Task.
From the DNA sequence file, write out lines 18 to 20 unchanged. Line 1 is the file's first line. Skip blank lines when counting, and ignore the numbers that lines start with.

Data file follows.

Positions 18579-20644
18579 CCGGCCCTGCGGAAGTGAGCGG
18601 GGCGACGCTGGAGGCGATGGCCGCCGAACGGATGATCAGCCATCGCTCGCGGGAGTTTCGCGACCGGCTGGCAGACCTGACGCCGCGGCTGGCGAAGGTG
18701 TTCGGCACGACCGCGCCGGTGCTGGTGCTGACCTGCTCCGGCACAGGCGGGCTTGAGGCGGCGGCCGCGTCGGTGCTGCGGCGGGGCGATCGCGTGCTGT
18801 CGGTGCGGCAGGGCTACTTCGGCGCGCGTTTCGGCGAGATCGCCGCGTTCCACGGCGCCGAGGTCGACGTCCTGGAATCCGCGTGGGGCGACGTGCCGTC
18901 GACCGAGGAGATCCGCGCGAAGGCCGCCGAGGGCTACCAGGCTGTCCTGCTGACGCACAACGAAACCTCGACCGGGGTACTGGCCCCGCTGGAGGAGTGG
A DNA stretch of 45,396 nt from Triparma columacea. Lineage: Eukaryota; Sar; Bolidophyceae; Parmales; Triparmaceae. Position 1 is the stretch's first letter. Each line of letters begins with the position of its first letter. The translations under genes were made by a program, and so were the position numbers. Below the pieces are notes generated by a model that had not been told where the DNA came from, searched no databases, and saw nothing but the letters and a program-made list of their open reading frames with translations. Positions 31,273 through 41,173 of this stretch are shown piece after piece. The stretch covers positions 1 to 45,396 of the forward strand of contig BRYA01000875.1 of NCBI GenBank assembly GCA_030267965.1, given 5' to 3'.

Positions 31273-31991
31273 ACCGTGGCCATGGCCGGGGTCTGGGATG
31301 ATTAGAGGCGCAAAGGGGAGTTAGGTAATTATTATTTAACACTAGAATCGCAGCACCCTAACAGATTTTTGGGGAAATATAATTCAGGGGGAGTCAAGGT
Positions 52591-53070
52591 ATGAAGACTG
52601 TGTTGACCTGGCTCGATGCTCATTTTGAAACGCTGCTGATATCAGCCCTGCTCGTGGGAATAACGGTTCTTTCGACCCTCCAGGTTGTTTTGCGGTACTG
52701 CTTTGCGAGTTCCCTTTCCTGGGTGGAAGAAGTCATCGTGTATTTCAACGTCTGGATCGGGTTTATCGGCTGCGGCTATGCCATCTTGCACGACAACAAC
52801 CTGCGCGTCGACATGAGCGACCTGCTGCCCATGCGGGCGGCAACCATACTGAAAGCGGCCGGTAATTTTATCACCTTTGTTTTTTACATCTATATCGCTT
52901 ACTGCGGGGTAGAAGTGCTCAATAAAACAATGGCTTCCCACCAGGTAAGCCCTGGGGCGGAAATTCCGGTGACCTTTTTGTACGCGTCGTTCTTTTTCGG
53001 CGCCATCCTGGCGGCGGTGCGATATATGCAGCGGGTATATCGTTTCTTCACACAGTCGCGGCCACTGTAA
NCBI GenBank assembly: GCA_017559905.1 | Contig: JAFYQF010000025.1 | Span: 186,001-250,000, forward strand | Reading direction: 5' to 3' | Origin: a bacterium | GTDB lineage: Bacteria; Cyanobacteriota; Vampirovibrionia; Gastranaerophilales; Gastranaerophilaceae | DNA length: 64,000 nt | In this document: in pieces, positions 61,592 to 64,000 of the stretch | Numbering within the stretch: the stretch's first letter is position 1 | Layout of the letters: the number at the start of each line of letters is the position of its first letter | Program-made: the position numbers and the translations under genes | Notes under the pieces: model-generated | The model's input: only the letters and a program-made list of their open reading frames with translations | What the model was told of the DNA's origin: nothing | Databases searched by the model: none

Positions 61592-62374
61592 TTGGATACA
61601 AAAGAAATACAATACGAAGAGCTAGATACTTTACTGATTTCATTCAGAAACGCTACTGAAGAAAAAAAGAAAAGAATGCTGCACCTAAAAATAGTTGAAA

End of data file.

NCBI GenBank assembly: GCA_017559905.1 | Contig: JAFYQF010000025.1 | Span: 186,001-250,000, forward strand | Reading direction: 5' to 3' | Origin: a bacterium | GTDB lineage: Bacteria; Cyanobacteriota; Vampirovibrionia; Gastranaerophilales; Gastranaerophilaceae | DNA length: 64,000 nt | In this document: in pieces, positions 61,592 to 64,000 of the stretch | Numbering within the stretch: the stretch's first letter is position 1 | Layout of the letters: the number at the start of each line of letters is the position of its first letter | Program-made: the position numbers and the translations under genes | Notes under the pieces: model-generated | The model's input: only the letters and a program-made list of their open reading frames with translations | What the model was told of the DNA's origin: nothing | Databases searched by the model: none

Positions 61592-62374
61592 TTGGATACA